Cosmetic injectables are everywhere these days.
While other injectables like dermal fillers and Kybella are on the rise, Botox has held on to the top spot as the No. 1 medical aesthetic treatment, according to the American Society of Plastic Surgeons (ASPS).
On October 3, the Food and Drug Administration (FDA) approved Botox to treat forehead lines.
Uses for Botox
The FDA approved Botox for the temporary improvement in the appearance of moderate to severe forehead lines associated with frontalis muscle activity in adults.
This recent approval makes Botox the first and only neurotoxin indicated for three facial treatment areas, including crow’s feet and glabellar lines (commonly referred to as “11’s”).
But hasn’t the botulinum toxin been treating forehead lines for years? Yes, but that’s because nurses and doctors have been using the cosmetic injectable to treat forehead lines “off-label,” meaning it wasn’t approved by the FDA.
Once a drug obtains FDA approval for one condition, a nurse or doctor can legally prescribe it for other conditions, which they believe can benefit from that particular drug. This recent FDA-approval means the drug has passed a number of clinical trials.
What is Botox Training?
Botox training is offered at esthetic schools across the country. The programs are designed for doctors, nurses and medical professionals who are looking to expand their knowledge and skills in cosmetic injectables like Botox and dermal fillers.
When you attend National Laser Institute for Botox training, not only will you learn proper injection technique, but you will also learn the protocols associated with these medical aesthetics treatments.
During a Botox and cosmetic injectables course, you will learn:
- Facial anatomy. This is one of the first things you learn during Botox training. It’s important to not only know the proper names of different muscle groups but also their location and function.
- How to check labels. Each manufacturer of the botulinum toxin has a minimum saline-to-botulism ratio, which is important to follow when administering a treatment.
- Proper dosage. Botox is not a “one size fits all” treatment, because each client is different. It’s important to learn how to measure the correct dosage not only for the correct treatment but also the individual client. Gender also makes a difference when it comes to Botox. Men typically have larger muscles than females, meaning they require a higher dose of the product.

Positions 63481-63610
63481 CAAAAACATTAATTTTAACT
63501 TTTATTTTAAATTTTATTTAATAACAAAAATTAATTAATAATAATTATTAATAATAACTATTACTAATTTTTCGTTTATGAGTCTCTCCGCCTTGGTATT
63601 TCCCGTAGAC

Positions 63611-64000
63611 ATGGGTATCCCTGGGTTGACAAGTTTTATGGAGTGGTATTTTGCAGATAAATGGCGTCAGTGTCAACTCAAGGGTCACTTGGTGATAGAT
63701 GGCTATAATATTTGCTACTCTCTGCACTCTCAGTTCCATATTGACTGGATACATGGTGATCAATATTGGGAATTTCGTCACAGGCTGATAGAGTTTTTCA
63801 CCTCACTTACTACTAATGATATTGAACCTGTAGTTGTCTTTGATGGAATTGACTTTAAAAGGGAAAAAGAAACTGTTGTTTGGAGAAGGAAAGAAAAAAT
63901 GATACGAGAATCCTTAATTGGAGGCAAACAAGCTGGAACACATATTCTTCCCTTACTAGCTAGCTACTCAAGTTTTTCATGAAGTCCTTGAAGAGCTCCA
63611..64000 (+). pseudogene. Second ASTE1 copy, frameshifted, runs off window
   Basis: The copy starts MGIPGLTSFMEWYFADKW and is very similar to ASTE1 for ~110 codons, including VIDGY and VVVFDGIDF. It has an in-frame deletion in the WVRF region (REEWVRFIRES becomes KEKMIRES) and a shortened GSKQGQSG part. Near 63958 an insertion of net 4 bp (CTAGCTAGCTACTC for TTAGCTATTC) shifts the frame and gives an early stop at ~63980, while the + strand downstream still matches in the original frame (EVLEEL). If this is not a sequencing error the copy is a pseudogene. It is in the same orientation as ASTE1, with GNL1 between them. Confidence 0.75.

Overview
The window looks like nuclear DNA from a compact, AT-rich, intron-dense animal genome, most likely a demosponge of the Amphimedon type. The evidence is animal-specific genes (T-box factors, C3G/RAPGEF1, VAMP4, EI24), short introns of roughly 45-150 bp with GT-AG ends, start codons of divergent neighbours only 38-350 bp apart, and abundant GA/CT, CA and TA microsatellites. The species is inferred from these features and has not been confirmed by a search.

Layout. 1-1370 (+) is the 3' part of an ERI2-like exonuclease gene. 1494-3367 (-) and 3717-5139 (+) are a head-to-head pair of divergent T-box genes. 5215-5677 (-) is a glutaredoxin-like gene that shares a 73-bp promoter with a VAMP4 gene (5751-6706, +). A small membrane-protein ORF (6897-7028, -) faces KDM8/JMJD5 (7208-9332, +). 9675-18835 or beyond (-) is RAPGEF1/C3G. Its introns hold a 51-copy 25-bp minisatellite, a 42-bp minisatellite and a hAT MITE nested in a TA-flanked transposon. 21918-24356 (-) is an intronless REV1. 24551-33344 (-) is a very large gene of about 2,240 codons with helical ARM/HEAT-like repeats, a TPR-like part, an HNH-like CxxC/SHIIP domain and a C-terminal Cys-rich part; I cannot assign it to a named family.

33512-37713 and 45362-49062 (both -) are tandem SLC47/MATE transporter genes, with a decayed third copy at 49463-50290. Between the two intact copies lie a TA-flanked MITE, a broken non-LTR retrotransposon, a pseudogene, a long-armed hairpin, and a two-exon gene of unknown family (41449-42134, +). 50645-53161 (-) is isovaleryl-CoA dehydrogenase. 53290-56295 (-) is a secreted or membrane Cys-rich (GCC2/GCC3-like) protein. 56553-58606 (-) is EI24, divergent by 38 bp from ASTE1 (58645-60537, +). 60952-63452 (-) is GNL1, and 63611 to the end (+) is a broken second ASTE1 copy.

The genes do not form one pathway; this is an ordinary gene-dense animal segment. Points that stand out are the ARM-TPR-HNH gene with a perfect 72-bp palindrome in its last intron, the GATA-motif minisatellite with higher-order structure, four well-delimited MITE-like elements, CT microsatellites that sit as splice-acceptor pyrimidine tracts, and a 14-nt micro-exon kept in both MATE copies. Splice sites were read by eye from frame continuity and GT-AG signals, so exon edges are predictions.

- Client assessment. Not every client is a good candidate for Botox. Some people are more prone to bruising and other side effects than others. You will learn the ins and outs of the consultation process, including how to perform the physical examination.
Botox Training at National Laser Institute
If you are a nurse, doctor or medical professional, you are eligible to take one of our Botox training courses, which can be completed in just 1-2 weeks!
Our courses are divided into didactic and clinical hands-on training for the most comprehensive learning experience.
In the classroom, you will learn things like facial anatomy, proper Botox injection technique, patient selection, and pre- and post-patient care.
During hands-on training, you are placed in small, intimate groups where you will watch comprehensive Botox demonstrations no more than a few feet from the training bed. You will also have the opportunity to perform some of the most popular and in-demand Botox and cosmetic injectable treatments on scheduled clients.
When it comes to hands-on training, we set ourselves apart from other schools, because we have a dedicated team that works around the clock to provide you with scheduled clients for real-world experience.
Botox training is a wonderful opportunity for doctors who want to expand their practice and increase revenue by adding Botox/injectables and laser treatments as they are cash-based procedures. Many RNs take these courses to broaden their skill set and gain supplemental income or start a new full-time career as a cosmetic nurse.